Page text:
UNITED NATIONS: France wants the United Nations Security Council to push all able states to join the fight against the Islamic State group in Syria and Iraq after the militants claimed responsibility for downing a Russian plane over Egypt and attacks in Paris, Lebanon, Turkey, and Tunisia.

France circulated a draft resolution to the 15-member council on Thursday that calls on countries "to redouble and coordinate their efforts to prevent and suppress terrorist acts committed specifically" by the group, which is also known as ISIS and ISIL.

The action rivals a Russian bid for U.N. approval of international military action against the militant group. On Wednesday, Russia submitted an edited draft of a text initially circulated to the council on Sept. 30.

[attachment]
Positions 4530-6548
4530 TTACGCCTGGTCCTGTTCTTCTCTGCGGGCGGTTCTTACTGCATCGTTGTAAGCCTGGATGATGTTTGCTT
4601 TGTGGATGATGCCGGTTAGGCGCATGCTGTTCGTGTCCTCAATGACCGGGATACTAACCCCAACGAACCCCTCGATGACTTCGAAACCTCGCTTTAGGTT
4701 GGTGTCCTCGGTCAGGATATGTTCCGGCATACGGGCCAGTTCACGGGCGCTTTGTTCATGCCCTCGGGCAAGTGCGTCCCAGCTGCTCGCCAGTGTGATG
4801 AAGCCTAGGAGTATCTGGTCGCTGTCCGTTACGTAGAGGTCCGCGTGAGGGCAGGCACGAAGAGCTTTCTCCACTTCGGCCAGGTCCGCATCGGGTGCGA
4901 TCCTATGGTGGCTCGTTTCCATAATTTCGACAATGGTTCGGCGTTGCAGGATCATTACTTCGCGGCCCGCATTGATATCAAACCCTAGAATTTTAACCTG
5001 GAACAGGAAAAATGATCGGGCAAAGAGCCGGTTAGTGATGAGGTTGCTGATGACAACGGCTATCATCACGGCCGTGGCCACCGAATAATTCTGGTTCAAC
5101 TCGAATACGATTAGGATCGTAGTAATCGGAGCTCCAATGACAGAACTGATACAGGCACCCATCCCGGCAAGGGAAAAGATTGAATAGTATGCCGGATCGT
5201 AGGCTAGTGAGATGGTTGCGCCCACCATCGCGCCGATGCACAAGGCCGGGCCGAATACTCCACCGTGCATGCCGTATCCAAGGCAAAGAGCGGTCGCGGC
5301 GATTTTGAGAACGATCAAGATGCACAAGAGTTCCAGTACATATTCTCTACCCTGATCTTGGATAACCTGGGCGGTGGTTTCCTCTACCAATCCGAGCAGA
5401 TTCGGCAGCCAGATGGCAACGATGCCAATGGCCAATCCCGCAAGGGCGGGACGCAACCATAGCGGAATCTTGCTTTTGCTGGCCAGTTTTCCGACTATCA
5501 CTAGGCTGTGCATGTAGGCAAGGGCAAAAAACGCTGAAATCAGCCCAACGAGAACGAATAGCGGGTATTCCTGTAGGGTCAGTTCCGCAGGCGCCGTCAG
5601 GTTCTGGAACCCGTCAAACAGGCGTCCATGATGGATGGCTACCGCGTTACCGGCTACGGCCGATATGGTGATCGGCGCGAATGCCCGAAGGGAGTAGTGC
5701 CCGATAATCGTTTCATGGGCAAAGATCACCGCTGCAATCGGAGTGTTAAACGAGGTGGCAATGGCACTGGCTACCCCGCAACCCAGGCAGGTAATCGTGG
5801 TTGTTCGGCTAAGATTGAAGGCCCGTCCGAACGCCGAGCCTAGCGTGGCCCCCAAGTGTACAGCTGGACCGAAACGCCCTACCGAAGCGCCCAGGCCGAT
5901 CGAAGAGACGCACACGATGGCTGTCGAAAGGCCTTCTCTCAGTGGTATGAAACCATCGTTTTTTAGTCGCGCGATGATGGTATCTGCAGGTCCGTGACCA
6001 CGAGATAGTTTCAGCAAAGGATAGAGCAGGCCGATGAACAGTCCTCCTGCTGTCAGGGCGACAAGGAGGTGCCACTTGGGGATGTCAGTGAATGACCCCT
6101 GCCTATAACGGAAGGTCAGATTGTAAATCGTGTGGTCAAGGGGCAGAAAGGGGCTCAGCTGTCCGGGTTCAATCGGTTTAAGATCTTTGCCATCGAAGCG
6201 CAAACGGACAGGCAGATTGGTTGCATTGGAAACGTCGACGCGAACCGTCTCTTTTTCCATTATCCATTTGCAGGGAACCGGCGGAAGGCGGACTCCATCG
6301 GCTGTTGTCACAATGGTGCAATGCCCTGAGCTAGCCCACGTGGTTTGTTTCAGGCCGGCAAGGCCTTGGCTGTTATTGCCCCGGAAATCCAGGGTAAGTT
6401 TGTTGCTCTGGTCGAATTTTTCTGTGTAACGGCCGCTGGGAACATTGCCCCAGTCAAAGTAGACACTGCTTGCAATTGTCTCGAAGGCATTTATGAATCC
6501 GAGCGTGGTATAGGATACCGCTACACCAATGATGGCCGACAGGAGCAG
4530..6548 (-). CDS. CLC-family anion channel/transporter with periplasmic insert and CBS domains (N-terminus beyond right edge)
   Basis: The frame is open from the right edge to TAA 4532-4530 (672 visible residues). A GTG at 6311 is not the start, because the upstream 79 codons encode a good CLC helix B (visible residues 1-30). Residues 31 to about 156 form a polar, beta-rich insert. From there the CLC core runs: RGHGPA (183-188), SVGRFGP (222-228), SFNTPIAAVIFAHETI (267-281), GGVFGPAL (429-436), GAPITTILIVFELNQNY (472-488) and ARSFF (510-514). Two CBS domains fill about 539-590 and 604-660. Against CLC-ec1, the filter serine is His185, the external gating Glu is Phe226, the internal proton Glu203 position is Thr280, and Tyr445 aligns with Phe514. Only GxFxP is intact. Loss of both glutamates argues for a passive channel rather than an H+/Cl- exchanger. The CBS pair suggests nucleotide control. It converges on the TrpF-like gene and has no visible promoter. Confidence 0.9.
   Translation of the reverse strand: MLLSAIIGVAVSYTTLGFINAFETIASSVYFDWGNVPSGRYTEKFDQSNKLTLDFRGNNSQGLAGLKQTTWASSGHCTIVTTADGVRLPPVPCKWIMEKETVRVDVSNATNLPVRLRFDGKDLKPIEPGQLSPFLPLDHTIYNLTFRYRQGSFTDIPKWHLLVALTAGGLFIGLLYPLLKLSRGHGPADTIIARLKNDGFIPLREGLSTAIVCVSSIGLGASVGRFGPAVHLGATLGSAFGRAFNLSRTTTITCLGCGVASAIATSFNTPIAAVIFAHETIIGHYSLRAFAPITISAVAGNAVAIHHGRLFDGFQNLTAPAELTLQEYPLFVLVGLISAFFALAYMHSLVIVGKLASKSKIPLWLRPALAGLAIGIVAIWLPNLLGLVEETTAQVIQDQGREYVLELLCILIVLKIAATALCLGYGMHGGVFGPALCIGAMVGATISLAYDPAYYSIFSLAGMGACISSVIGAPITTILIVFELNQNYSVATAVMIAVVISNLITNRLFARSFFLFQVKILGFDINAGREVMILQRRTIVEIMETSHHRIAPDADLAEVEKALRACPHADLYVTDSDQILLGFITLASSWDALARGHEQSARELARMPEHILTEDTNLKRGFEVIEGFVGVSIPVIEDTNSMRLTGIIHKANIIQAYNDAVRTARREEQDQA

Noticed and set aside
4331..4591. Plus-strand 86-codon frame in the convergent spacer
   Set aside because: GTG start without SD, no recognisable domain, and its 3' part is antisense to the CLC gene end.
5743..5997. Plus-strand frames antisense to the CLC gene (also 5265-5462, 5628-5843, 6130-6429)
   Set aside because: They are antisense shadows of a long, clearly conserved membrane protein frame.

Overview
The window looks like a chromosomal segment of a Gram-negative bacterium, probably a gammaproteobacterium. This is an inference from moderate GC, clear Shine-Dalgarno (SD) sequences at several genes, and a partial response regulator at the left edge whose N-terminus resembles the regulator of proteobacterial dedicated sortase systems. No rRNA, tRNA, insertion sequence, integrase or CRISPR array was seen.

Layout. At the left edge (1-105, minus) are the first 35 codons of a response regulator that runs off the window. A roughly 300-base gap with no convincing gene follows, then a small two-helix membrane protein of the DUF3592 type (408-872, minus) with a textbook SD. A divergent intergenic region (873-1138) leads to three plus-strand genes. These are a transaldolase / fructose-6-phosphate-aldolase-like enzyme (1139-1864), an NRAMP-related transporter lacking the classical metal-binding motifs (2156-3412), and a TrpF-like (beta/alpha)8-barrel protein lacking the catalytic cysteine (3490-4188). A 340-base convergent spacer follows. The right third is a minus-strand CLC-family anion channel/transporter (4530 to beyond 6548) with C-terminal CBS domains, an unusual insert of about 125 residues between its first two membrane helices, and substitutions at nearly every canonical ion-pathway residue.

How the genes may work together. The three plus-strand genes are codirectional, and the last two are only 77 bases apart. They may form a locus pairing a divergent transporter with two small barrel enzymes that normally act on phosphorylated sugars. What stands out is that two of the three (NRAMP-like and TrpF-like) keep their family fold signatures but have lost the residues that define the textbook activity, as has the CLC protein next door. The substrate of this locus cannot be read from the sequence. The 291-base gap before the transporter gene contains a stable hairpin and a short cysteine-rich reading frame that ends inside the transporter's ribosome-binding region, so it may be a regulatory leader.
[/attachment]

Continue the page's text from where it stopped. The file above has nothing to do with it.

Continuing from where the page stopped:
That draft urged countries to coordinate military activities with Syrian President Bashar al-Assad's government and has been dismissed by veto-power Britain and other members. Russian U.N. Ambassador Vitaly Churkin described the French text as a "good draft" and suggested on Thursday that the two proposals could be adopted separately.

"If you think back to the events after 9/11, first there was a short draft and then a couple of weeks later there was a more comprehensive draft, so it may well be we are going to go down that route," he told reporters.

British U.N. Ambassador Matthew Rycroft, president of the council for November, said on Thursday the shorter French draft focused on areas of the fight against Islamic State on which the Security Council could agree.

"The Russian draft ... does still talk about issues that do divide the Security Council so I don't see that having much prospect," he said. "It seeks to legitimize the authority of Assad."

Russia, which views Syria as its closest Middle East ally, has been at odds with Western powers over the future of Assad.

French U.N. Ambassador Francois Delattre said he hoped for a swift adoption of the French text, which had been put "in blue," meaning it could be put to a vote as soon as 24 hours later.